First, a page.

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On Friday, Hawaii Pacific Health announced it would cover the cost of COVID-19 antibody tests for its employees.
By 2:30 p.m. Friday afternoon, about 1,400 employees had already signed up.
“We knew we’d like to understand how much asymptomatic virus infection there’s been among our employees,” said Dr. Melinda Ashton, HPH’s executive vice president and chief quality officer.
“All of the information tells us there’s a lot of people who get this virus who don’t get sick and recover. So this blood test helps us to identify folks like that as well as people who know that they were sick.”
A Hawaii Pacific Health employee gets his blood tested for COVID-19 antibodies.
Hawaii Pacific Health
The blood tests, also known as serologic tests, may identify exposure to the virus that causes COVID-19, but that’s currently pretty much all the information the tests can reliably provide.
Antibodies do not necessarily mean someone is immune to the virus. It is also possible for people with antibodies to still be contagious.
Are The Tests Reliable?
The tests may also pinpoint who could become a plasma donor to aid other COVID-19 positive patients’ recovery. But most of the tests have been unreliable, and very few have been approved by the U.S. Food and Drug Administration.
“I think the science to test is reasonable,” Ashton said. “The interpretation of the results is absolutely uncertain.”
Hawaii Pacific Health employs 7,200 people on Kauai and Oahu. In the coming weeks, they’ll go to Clinical Labs Hawaii sites to get some of their blood taken.
Ashton expects fewer than 5% of those who volunteer to be tested will be found to have been exposed. The hospital network plans to collect data about the results, but will not make any quarantine decisions for its workers based on those findings.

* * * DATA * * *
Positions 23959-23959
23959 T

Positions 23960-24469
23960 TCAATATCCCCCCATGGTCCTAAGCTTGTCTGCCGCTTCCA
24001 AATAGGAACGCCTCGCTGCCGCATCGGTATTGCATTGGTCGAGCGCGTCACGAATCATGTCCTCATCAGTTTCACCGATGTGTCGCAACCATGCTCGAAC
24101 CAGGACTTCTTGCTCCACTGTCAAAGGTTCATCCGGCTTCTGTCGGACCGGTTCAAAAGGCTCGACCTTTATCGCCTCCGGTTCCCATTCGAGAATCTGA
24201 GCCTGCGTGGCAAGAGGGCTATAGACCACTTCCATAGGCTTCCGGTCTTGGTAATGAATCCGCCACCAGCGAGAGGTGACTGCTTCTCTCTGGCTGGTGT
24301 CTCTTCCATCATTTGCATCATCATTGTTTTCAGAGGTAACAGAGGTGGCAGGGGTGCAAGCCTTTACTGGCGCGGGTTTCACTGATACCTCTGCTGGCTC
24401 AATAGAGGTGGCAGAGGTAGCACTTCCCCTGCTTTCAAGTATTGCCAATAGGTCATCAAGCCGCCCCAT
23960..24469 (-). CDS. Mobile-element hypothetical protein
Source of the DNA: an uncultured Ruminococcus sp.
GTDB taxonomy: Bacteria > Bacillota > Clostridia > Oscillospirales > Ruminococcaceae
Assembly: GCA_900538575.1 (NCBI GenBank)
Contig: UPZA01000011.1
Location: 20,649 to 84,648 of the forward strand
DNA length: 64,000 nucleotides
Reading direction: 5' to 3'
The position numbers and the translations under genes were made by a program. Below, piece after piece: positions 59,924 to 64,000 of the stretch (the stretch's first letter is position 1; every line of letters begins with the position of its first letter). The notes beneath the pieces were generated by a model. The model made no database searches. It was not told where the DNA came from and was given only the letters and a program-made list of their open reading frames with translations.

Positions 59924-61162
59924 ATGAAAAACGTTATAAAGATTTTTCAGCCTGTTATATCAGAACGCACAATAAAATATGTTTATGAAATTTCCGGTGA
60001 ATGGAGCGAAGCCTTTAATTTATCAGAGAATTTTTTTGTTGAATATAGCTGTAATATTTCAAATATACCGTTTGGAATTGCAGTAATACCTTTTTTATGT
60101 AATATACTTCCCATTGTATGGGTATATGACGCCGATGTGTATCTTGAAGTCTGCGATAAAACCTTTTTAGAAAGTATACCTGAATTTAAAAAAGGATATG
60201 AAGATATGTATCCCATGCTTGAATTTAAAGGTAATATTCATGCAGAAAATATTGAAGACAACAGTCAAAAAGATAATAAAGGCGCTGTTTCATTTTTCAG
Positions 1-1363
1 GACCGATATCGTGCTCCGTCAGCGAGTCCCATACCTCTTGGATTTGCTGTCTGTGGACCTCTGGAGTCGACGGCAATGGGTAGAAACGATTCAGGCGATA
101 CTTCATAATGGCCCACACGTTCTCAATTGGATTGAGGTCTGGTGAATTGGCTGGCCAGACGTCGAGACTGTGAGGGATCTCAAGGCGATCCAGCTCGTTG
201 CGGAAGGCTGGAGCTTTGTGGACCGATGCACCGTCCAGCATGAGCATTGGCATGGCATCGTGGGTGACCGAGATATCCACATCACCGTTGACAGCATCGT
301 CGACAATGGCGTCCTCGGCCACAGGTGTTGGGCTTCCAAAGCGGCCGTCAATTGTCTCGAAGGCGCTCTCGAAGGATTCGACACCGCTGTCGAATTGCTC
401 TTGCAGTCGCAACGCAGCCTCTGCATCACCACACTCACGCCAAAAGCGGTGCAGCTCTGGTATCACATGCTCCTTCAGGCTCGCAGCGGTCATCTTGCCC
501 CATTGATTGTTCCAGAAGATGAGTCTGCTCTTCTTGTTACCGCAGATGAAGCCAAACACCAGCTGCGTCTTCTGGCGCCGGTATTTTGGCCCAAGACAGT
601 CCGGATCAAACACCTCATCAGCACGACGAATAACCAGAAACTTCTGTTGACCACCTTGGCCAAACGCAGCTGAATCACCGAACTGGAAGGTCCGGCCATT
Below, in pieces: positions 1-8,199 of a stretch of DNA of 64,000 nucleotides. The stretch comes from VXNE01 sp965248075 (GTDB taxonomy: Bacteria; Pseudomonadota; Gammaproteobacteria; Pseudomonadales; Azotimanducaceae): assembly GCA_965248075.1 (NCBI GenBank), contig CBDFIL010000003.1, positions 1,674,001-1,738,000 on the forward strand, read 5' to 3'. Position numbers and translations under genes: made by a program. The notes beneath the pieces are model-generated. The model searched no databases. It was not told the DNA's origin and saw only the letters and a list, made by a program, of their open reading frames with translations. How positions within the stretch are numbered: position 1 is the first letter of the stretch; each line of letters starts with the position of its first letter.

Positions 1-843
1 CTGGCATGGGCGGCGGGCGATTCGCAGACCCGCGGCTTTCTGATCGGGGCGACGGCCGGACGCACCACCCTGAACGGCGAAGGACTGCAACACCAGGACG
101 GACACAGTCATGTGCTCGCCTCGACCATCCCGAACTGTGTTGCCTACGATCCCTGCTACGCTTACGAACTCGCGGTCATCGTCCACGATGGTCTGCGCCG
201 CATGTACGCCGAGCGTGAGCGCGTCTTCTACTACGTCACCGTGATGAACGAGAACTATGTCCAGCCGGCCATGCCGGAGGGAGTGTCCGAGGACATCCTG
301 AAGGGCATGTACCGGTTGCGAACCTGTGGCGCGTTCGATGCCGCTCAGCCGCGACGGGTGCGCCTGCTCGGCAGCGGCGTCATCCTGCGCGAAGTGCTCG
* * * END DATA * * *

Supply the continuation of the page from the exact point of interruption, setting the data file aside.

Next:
“We’re really more interested in the population aspect of this than we are having individual results for every employee,” Ashton said. “Nothing changes. They still wear the same personal protective equipment at work if they’re working with patients and they’ll still wear a mask in public.”
The prevalence of the disease is much smaller in Hawaii, which is why Ashton says she doesn’t expect to see a large proportion of employees exposed.
Due to the uncertainty surrounding antibodies, Hawaii public health and government officials have not yet mentioned whether antibody testing will be part of a plan to reopen the economy.
The Hawaii Department of Health has not endorsed their use, according to Edward Desmond, administrator of the Hawaii State Laboratories Division.
When asked what type of testing would be necessary to reopen the economy and lift mandatory quarantine restrictions on all travelers, Desmond says it will depend on scientific developments.
“Until we understand the performance characteristics of these tests and how they relate to patient care, and how they relate to clinical care, we really can’t decide what tools are going to be needed,” he said. “It may be a combination of clinical findings and lab testing that will enable us to clear people for travel.”
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